After what seems like months of quarantining, states across the country have started allowing businesses to reopen. Closed since mid-March due to the coronavirus pandemic, casinos have begun resuming operations.
Normalization is well underway. But that does not mean we can stop being safe and smart. If anything, we need to emphasize it more.
On to the Rewind:
Las Vegas casinos ready to reopen
After weeks of closure, casinos in Nevada have received the go-ahead to begin reopening.
Gov. Steve Sisolak announced last week that brick-and-mortars in the Silver State can resume operations starting June 4 as part of his “Roadmap to Recovery” plan.
As a result, a number of properties appear ready to take advantage of that authorization.
Many aim to open immediately, including:
- Caesars Entertainment: Caesars Palace, Flamingo, Harrah’s
- MGM Resorts: Bellagio, New York-New York, MGM Grand
- Station Casinos: Red Rock, Green Valley Ranch, Palace Station, Santa Fe Station, Boulder Station, Sunset Station
- Boyd Gaming: The Orleans, Gold Coast, Suncoast, Aliante, Cannery, Sam’s Town, Fremont, California, Jokers Wild
Many casino ownership groups have spent that past month piecing together new health and safety plans, ones that meet requirements set forth by the Nevada Gaming Control Board.
These guidelines include limiting business to 50% capacity and enforcing social distancing on casino floors.
California sports betting bill emerges
Among states where it seems unlikely legalized wagering will lay roots, sports betting in California is high on the list. While that might remain the case, the Golden State has pushed forth a bill that provides a compromise for retail and online sports betting.
Six months after Sen. Bill Dodd and Assemblyman Adam Gray introduced constitutional amendment bills, lawmakers last week completed the legislation with additional details.
Included is the authorization for legalized wagering at racetracks and tribal casinos in CA. And while cardrooms were omitted, those establishments would be allowed to offer designated player games that have generated contention from tribes.
This move comes as lawmakers seek additional revenue during a financially difficult time created by the coronavirus pandemic and as they attempt to limit $14 billion in proposed cuts from the governor.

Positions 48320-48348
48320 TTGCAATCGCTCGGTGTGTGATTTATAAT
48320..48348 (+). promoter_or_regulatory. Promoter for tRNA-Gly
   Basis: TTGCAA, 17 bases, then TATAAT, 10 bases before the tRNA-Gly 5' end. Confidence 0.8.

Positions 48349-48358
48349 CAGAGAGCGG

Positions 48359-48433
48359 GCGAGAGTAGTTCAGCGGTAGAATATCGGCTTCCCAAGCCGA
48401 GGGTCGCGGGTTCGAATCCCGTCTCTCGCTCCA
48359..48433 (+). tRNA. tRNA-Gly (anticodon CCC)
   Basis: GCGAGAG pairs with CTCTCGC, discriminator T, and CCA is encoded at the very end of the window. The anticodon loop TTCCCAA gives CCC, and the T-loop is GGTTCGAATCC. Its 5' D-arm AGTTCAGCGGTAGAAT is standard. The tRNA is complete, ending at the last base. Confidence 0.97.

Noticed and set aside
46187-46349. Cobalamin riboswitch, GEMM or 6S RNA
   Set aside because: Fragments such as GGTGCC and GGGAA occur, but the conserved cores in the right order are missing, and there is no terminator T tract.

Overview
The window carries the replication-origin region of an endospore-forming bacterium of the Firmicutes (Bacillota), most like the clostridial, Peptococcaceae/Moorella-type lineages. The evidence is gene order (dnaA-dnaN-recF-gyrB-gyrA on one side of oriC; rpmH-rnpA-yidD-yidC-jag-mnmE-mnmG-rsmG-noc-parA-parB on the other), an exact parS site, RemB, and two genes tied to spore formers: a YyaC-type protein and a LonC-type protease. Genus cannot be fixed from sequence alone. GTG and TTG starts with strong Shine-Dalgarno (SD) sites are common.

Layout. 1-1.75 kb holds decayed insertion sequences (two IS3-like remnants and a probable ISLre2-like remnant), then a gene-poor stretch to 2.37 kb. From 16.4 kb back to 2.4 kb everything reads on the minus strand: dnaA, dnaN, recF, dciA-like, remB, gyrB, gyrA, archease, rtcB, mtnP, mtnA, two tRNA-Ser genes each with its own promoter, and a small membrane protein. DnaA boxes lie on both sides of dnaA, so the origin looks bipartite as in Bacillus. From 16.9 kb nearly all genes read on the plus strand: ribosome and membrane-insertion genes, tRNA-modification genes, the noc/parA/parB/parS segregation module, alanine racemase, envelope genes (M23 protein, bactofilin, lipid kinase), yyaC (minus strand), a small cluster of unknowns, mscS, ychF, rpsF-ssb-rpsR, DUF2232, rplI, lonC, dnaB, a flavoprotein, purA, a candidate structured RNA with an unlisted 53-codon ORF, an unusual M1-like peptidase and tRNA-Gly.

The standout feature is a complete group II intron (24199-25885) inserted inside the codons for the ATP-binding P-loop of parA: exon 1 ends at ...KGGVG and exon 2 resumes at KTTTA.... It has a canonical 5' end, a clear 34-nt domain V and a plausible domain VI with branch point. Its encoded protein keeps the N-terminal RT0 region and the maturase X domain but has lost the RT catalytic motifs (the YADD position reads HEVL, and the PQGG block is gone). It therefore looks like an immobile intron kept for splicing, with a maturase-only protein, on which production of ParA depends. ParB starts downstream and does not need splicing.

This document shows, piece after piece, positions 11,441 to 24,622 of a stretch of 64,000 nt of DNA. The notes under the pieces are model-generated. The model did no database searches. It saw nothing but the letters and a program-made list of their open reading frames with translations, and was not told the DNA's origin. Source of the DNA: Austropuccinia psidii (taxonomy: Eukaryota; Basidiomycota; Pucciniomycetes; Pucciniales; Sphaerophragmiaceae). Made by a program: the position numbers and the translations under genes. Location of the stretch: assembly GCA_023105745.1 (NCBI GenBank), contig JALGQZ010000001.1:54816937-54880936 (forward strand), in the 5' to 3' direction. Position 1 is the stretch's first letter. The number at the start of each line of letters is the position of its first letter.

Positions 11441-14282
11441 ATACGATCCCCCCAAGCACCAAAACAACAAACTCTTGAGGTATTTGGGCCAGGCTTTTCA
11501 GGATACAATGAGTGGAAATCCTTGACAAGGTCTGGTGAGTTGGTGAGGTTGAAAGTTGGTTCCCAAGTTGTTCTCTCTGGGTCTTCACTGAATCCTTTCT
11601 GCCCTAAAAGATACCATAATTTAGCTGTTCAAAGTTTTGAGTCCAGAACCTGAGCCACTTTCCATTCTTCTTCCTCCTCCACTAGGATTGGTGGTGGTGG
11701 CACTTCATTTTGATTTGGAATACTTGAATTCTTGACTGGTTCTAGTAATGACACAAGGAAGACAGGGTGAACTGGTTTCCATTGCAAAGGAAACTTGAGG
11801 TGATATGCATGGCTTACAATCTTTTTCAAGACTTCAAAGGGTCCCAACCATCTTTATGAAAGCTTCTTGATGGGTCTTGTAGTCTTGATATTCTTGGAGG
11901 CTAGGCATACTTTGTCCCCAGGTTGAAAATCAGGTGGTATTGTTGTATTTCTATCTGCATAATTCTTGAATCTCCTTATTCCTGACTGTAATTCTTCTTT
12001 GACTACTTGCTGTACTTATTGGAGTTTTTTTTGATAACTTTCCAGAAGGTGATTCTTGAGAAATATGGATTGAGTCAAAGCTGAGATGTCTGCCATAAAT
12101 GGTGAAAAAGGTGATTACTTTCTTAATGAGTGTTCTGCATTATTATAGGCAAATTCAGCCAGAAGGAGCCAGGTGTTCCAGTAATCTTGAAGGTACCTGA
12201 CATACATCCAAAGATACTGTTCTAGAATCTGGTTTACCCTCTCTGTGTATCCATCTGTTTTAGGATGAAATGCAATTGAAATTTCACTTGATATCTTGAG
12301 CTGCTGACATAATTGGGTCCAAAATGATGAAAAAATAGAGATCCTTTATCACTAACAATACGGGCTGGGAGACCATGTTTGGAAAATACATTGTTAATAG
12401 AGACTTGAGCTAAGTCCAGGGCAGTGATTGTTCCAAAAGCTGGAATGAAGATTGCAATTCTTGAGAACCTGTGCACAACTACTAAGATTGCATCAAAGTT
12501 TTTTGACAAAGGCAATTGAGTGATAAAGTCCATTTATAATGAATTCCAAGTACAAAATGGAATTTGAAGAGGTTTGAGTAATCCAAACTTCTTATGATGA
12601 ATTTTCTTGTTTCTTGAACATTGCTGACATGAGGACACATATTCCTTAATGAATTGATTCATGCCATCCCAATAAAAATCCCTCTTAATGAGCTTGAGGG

The sports betting bill would result in a 10% tax on gross revenue for retail betting and a 15% tax on mobile betting while also requiring a $5 million initial licensing fee and $1 million annual fee for online sportsbooks.
California faces a budget deadline of June 15, though this bill has until June 25 to receive approval and land on the November ballot. Dodd told Legal Sports Report that he expects the Senate Governmental Organization Committee to vote on the bill June 2.
That said, lawmakers face a challenge from tribes, who might not be as accepting of this bill, specifically as they relate to cardrooms. The proposed legislation would effectively legalize designated-player games after tribes have long attacked what are now illegal operations.
As one spokesman told LSR: “The notion of authorizing cardrooms to conduct Nevada-style games is an absolute non-starter that repeals tribal gaming rights.”
DC sports betting launches without apps
The Gambet DC product starts with a web browser-based product only, as its iOS and Android apps are not expected to go live until early June.
Sure, with limited sports on which to wager, a slow rollout of such platforms is not incredibly terrible. The odds, though? That’s another story.
Out in Big Sky Country, Intralot powers Sports Bet Montana, which debuted earlier this year with miserable odds. Apparently, the group did not learn much, as it did the same in DC.
For example, many of the opening week point spreads for NFL games feature -118 lines on both sides. Even UFC Fight Night odds via Intralot cannot even compare with more favorable lines at other legal US sportsbooks.
Sports betting in Washington could expand soon. Along with this official lottery platform, stadiums, arenas and sports bars are qualified to offer legalized wagering. (William Hill, for example, will power the retail sportsbook at Capital One Arena.)